We’re just finishing the final week of our performances here in Paris and the tour has been great! It’s been almost a month since I left with the Company to travel to Spoleto, Italy on the first leg of SF Ballet’s tour. The main difference between the two engagements is that the Spoleto Festival venue was outdoors so shooting outside was especially nice since the weather was warm. The theater in Spoleto doesn’t have a permanent backstage–there were no side lights so it was more like a concert venue than a formal theater. Read More »
By now we’re deep in our second week of performances at the Chatelet Theater in the heart of Paris, and we’re as busy as ever with rehearsals and performances. It’s a beautiful theater to work at every day, and although I do love the War Memorial Opera House back home, there’s something majestic about looking out from the stage at the archways and ornate decorations on the walls and ceilings here. The rings climb upwards to a fifth level and create almost a “wall” of audience that makes the public feel very close. From the house it feels like an intimate venue even though it seats 2,500. The acoustics are amazing and the orchestra sounds so clear and vibrant, maybe it has something to do with the bare wood floor. One also feels intimate with history here, in the theater and in all of Paris for that matter. The Ballets Russes premiered Stravinsky and Fokine’s Petroushka at the Chatelet in 1911, and Tchaikovsky, Grieg, Mahler, Strauss, and Debussy all conducted their own work here as well. We are just across the street from Notre Dame cathedral, and we are literally steps away from the Conciergerie, where Marie Antoinette was imprisioned before she met the guillotine. Its something remarkable to dance in a theater and a city like this, where you feel a part of the history of art and human existence!
The only challenge about dancing at the Chatelet, however, is the fact that the stage is raked! Like many other theaters around the world, the stage is angled toward the audience, thankfully here at only a 1% grade. I remember dancing at the Palais Garnier 14 years ago, where the rake must be at least 5%, and it was so difficult to dance, especially to pirouette! Pirouetting on a rake is definitely more difficult, but not impossible, we just have to adapt and hold our weight in a different way. This week I finally feel a little more secure, compared to the first few days where I felt like I was on a moving ship every time I would turn!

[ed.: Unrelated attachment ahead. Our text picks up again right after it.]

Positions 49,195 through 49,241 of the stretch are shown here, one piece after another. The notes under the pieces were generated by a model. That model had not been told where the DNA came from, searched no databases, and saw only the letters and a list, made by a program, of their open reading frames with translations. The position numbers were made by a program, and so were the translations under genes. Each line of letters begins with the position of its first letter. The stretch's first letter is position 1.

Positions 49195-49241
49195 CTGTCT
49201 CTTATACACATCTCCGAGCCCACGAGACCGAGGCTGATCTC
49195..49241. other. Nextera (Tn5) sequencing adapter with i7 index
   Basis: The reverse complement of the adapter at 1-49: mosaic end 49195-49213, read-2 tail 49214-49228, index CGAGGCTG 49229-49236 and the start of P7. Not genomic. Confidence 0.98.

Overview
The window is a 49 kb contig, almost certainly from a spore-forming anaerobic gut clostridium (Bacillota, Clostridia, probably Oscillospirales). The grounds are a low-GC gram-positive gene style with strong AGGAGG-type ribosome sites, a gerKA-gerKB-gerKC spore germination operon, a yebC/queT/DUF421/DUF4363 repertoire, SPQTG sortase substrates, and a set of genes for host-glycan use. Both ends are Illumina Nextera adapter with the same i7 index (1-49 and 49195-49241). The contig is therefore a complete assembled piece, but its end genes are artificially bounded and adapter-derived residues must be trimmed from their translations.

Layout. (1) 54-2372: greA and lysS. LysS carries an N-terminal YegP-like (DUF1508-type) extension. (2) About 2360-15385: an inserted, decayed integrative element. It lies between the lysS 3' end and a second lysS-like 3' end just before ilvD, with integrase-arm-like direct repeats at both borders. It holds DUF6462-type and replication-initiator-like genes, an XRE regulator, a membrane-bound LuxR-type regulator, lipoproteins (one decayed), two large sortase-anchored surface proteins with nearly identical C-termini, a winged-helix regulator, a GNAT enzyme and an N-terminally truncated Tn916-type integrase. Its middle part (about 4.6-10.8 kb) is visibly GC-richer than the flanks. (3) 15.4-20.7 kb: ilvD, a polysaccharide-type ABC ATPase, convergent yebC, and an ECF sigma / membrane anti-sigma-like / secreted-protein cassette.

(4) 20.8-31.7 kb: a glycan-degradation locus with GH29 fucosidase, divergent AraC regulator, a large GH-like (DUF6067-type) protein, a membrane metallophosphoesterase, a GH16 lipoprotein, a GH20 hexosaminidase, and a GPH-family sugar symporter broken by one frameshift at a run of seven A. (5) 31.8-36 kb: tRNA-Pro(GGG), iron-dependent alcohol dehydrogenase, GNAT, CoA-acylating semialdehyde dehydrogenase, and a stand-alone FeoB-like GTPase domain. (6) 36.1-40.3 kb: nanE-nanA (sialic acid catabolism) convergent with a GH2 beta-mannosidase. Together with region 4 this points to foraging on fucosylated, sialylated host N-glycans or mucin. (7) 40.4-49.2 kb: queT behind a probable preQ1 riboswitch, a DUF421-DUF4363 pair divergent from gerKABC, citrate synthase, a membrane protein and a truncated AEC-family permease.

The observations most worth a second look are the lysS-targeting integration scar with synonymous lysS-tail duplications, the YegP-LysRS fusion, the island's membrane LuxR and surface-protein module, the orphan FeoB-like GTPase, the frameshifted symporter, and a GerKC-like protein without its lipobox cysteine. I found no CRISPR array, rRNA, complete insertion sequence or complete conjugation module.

Last night we opened Hummingbird for the Parisian audience, Liam Scarlett’s beautiful new ballet that we premiered in San Francisco last season. I think its safe to say it went over very well as we bowed for what felt like 10 minutes! Its a favorite piece of mine to dance, it combines classical technique with contemporary sensibilities in a way that makes sense to me. And the choreography is very musical, which makes it such a pleasure to dance (and watch!). Liam was here for rehearsals and the performance (London is only a train ride away), so the evening felt special, almost like a second world premiere.
Tonight for me is another performance of Mark Morris’ Maelstrom, and the company also performs Wheeldon’s Within the Golden Hour, and Jerome Robbins’ Glass Pieces, which brought the house down two days ago. Let’s hope it has the same effect tonight!
By Pascal Molat principal with San Francisco Ballet. July 17, 2014